EDMONTON, Alberta — Bruce Cassidy doesn’t like to ask too much of Karson Kuhlman at this stage of his career. Appearing in just his 32nd career NHL game on Wednesday night, the 24-year-old is a complementary player slotted a bit too high in the lineup.

Which means that, five days from the trade deadline, Kuhlman’s tenure as the Bruins’ No. 2 right wing is likely near its end.

The Bruins are likely to get a replacement for Kuhlman, who has a 1-4—5 line in 21 games this season. He is an energetic forechecker with good speed, intelligence, and pluck. But he is not the kind of proven finisher needed to play alongside David Krejci and Jake DeBrusk.


Kuhlman is developing. Against the Rangers last Sunday, for example, Cassidy noted how Kuhlman made a few plays from the wall, had a good look in tight, and could have been a little more patient on a few other touches.

“We don’t want to get him away from his roots,” Cassidy said. “He’s a straight-line player, chip and chase . . . that’s why he’s up there helping them. We’re OK with that.”

If Cassidy needs more offense, he’ll move Charlie Coyle or Anders Bjork up for a few shifts. Kuhlman, to his credit, keeps his motor running when that happens, or the Bruins go on special teams (he isn’t involved there).

“There’s a lot of positives there,” Cassidy said. “We’ll keep working on the parts that go into being a top-six player. We don’t want to rush him or put the expectation too high. That’s not fair to the player or to us.”

Cassidy has used a similar approach with DeBrusk, 23. He is nearly at top-six trust: the point where Cassidy can send him over the boards without worrying who is on the other side of the ice. A bit behind the pace of last year’s 27-goal season, the dynamic DeBrusk (18-16—34 in 56 games) can pop off for a pair of goals here and there. If he’s not scoring, his game doesn’t suffer.


The Bruins were looking for more pop from the young wingers on their third line, currently being driven by Coyle (five goals in his last eight games) at center. Danton Heinen, 24, has one assist in five games since his three-game layoff as a healthy scratch. He hasn’t scored in 13 games. Bjork, 23, has a modest 9-9—18 line in 53 games, and no goals in his last eight.

Defense first

Zdeno Chara hasn’t registered a point in his last 26 games. It is the longest drought of his 22-year career.

His lack of offense is not a concern for the Bruins, who have Charlie McAvoy wheeling and dealing next to him. Even as Chara nears his 43rd birthday (March 18), he still gets tapped for shutdown duty. With Connor McDavid injured Wednesday, Chara’s role was to smother Edmonton’s other superstar, Leon Draisaitl.

“He loves it, relishes it, and is extremely [ticked] if he doesn’t get that matchup, trust me,” Cassidy said. “That’s his bread and butter.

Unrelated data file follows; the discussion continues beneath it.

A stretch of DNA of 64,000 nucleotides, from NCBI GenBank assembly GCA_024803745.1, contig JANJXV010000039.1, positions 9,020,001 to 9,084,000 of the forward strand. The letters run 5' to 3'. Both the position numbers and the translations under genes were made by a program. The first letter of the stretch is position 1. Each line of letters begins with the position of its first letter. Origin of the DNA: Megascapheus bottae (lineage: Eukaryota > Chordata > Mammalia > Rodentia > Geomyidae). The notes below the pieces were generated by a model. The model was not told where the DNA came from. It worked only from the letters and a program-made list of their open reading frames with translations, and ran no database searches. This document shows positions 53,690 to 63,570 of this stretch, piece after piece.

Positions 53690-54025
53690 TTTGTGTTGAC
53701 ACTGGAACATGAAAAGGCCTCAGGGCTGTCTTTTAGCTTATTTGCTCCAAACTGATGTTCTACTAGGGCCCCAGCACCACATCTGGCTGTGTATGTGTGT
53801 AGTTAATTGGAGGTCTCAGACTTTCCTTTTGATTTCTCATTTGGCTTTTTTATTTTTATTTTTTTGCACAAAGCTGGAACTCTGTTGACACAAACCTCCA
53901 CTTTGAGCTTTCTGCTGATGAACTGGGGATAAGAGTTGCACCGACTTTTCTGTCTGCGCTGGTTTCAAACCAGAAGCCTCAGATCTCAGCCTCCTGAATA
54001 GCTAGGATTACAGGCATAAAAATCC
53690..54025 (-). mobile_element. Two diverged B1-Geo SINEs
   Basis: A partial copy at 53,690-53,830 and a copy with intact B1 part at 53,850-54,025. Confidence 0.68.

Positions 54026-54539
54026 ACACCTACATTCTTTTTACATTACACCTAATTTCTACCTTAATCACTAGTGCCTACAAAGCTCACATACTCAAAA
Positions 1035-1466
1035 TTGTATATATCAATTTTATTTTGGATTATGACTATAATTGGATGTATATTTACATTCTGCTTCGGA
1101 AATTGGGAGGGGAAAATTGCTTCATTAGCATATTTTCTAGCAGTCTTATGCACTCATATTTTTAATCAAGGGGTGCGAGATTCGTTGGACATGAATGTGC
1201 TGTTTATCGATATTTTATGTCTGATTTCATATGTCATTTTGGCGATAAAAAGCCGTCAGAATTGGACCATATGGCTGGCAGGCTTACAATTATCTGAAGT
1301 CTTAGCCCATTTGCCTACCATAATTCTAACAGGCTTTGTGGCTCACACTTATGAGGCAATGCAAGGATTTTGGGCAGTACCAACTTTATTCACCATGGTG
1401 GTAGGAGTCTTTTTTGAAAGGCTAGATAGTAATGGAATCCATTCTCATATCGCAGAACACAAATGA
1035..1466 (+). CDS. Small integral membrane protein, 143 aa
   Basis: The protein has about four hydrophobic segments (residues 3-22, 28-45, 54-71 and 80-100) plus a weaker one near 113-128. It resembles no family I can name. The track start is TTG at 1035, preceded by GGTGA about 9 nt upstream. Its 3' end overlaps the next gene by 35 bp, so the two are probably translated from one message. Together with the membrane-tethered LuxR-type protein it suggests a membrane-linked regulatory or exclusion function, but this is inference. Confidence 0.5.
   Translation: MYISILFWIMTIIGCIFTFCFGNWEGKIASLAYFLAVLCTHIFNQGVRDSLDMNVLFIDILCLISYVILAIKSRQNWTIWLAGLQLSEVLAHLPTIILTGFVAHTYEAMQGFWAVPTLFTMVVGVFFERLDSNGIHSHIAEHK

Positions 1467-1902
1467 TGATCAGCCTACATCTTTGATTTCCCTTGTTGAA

“He wants to make plays with the puck and still be considered a full two-way guy, but I think he understands that his biggest value to the team is, tonight for example, can he keep Draisaitl off the board? Can he frustrate him?”

McAvoy knows his role is to transport or dish pucks out of the defensive zone. Chara concentrates on the Bruins’ half of the ice. It works.


McAvoy’s development as an all-around force is a major reason the Bruins’ No. 1 pair entered Wednesday having allowed 21 goals at five on five, ranking third-fewest of the 20 highest-usage defense pairs in the league (approximately 575 minutes or more at five on five). The Bruins have scored 30 goals with Chara-McAvoy on the ice, eighth-most of that group.

Chara’s endurance remains remarkable. Among the handful of players who have played in the league past age 41, only Chara and Chris Chelios (Detroit, 2003-04) averaged 21 or more minutes per game in a season.

Fast friends

Entering the game, it’s unclear who had bragging rights between pals Draisaitl and David Pastrnak.

Their teams were first place in their respective divisions. Draisaitl (34-61—95 in 59 games) was 13 points ahead of Pastrnak (42-40—82) in the scoring race. Pastrnak was one goal behind the Maple Leafs’ Auston Matthews for the Rocket Richard Trophy.

“He’s not going to have any problems getting to 50,” Draisaitl said of Pastrnak Tuesday. “It seems like he scores every game, and if he misses a game it’s two or three the next night.”

Pastrnak, signed for $6.667 million a season through 2023, and Draisaitl ($8.5 million per year through 2025) inked their second NHL deals within three weeks of each other in late summer, 2017. They work out together in Prague in the summer.


“We became close friends,” said Pastrnak, drafted 25th overall in 2014, after Draisaitl went third to the Oilers. “I’m really happy for him. He’s having a great season. Before we signed these contracts, we were hanging out a lot.”

Thanks, Dad

Sportsnet commentator Louie DeBrusk got to interview his son, Jake, on the ice before the game. The elder DeBrusk asked the player he addressed as “kiddo” what it was like to be home in Edmonton for a few days. The response: “It’s nice to see the friends and family. Kind of get sick of hearing my dad’s hunting stories.” It may have been the first benchside interview that ended with, “Love you, Dad.”

Matt Porter can be reached at matthew.porter@globe.com.